“We have also reached out in to a network of staff in care homes across Sheffield, initially targeting homes where there is a high level of contact with the service. 51 staff from 22 care homes have been trained to Assistant Dysphagia Practitioner level.
“Embedding the IDF has not been easy and I have to admit that the implementation process was complex. It’s required a range of different approaches for each level of the framework.
“However, a key to success has been a shared vision that dysphagia is a patient safety issue. We recognised that we needed to increase staff knowledge and practical competencies across all professional groups and health care workers caring for patients with dysphagia. And a collaborative approach between organisations and colleagues has reaped the benefits.”
Victoria Smerdon from Wirral University Teaching Hospital NHS Foundation Trust has been recognised as the first Consultant Neuro Orthoptist in the UK by the British and Irish Orthoptic Society. Victoria’s role and clinical practice is a great example of the contribution being made to clinical care by allied health professions and of the work being supported by HEE to develop AHP consultant practice. Victoria talks about her role:
“After qualifying from the University of Sheffield in 2000, I worked at Frimley Park Hospital in Surrey before moving to Bolton NHS Foundation Trust where I gained extensive experience caring for stroke and acquired brain injury patients. I joined my current Trust 2014 as the Head of Orthoptics and since then, I have specialised in neuro-ophthalmology focusing on how the brain uses vision to interact with the rest of the body. The orthoptics team working within the hospital and out in the community and we work closely with physiotherapists, speech and language therapists, endocrinologists and many other clinical colleagues within and outside of the Trust. We provide a holistic approach which not only considers the individual patient but also their personal circumstances.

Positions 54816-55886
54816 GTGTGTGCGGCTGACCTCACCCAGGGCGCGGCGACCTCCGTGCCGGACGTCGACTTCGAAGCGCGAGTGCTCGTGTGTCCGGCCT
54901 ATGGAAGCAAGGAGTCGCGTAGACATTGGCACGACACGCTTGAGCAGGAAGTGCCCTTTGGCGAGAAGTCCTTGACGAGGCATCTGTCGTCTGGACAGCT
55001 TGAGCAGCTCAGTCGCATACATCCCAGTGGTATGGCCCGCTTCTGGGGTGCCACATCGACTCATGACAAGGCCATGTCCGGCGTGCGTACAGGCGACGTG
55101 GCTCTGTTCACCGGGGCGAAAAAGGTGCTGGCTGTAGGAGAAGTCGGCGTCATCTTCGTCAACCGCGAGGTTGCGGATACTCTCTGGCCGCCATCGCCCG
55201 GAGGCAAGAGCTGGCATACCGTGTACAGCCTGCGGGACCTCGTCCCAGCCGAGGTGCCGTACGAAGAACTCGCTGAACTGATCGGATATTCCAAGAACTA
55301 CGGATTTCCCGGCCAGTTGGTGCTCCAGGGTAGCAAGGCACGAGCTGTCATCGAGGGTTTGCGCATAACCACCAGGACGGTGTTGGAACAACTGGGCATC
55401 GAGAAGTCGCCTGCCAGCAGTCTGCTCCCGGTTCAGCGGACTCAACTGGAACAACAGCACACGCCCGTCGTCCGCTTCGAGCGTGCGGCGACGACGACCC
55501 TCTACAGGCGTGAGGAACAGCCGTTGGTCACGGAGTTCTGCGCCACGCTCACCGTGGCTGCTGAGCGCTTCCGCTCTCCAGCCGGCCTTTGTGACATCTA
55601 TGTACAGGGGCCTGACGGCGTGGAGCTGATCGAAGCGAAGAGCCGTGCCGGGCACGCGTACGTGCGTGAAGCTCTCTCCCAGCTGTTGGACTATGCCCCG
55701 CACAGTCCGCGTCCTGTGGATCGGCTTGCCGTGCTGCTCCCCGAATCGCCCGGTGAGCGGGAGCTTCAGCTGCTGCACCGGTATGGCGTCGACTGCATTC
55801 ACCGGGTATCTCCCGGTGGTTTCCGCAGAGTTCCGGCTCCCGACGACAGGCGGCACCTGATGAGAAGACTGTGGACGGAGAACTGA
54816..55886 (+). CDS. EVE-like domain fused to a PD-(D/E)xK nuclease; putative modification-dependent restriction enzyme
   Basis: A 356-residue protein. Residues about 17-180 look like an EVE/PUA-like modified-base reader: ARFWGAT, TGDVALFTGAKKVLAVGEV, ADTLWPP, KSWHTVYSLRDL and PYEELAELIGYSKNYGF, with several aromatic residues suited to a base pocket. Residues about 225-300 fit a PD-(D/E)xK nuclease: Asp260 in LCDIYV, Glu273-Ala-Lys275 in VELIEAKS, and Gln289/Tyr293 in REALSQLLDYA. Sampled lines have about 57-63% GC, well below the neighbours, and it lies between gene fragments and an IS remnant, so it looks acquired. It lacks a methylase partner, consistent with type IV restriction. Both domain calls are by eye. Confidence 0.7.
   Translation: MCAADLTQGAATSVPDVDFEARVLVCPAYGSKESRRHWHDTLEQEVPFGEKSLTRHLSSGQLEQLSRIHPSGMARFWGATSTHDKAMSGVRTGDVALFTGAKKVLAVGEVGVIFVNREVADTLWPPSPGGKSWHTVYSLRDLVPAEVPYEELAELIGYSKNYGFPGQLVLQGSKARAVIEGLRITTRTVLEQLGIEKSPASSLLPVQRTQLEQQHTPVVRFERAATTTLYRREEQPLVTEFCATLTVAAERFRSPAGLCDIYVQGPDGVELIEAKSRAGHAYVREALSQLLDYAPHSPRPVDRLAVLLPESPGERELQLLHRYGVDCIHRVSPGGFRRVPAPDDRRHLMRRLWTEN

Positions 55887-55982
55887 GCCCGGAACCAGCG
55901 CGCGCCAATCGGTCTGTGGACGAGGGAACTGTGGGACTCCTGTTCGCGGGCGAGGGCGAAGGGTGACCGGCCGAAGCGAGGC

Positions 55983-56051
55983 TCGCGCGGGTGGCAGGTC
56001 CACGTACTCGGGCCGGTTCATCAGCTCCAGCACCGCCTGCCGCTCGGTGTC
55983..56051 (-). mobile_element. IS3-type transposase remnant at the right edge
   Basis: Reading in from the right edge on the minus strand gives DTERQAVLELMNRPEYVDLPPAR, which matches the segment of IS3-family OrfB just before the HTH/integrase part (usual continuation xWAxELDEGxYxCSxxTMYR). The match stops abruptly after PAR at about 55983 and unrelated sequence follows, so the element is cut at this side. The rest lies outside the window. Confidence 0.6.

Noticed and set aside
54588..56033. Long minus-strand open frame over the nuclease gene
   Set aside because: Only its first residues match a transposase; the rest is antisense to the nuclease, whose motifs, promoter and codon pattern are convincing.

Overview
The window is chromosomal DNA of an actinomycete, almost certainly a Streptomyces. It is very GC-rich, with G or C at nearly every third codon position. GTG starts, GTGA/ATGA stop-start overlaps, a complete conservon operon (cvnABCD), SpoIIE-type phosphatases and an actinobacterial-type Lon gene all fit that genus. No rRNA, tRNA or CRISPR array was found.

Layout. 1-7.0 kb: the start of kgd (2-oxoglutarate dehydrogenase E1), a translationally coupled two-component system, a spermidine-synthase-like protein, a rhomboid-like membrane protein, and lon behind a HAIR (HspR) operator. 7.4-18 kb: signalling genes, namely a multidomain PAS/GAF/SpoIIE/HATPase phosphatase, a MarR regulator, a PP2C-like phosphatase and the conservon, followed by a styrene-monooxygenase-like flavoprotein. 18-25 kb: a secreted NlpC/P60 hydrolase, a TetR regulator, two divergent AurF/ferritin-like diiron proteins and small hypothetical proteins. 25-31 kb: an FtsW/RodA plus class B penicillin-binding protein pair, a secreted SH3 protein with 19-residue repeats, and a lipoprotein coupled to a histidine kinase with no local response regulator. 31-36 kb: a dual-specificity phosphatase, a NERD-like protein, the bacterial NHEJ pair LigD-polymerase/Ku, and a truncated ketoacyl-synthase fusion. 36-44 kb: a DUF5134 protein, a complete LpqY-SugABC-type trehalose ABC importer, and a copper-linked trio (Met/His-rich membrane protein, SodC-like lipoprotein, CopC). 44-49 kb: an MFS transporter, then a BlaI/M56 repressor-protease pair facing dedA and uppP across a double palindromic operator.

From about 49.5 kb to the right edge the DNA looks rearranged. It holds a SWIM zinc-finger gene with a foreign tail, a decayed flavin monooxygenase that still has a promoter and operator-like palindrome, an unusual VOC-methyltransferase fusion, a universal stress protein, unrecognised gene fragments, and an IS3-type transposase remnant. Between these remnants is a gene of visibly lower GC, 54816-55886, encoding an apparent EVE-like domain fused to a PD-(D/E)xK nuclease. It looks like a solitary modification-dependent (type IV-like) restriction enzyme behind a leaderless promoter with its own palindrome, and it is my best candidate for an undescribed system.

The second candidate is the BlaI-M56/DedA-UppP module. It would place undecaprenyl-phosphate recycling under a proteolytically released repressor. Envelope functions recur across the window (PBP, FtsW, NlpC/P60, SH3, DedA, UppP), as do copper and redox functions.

“I am keen to progress my career further and am on track to complete a Master’s degree later this year as well as non-medical training that will allow me to administer and supply medicines relevant to my role. I am also working with the Royal College of Ophthalmologists to develop a core competencies framework for non-medical clinicians working in Neuro-Ophthalmology and have also recently been selected to co-chair a British and Irish Clinical Advisory Group."
In line with the aspirations of the NHS Long-term Plan, HEE is working to develop ‘credentials’ to support safe and effective skills sharing at the level of advanced practice as well as at the levels above and below. Orthoptics is one example where HEE is working with the ophthalmology professions to develop the education and training required to support these credentials, building upon the existing four key areas of work to also broaden into neuro-orthoptics.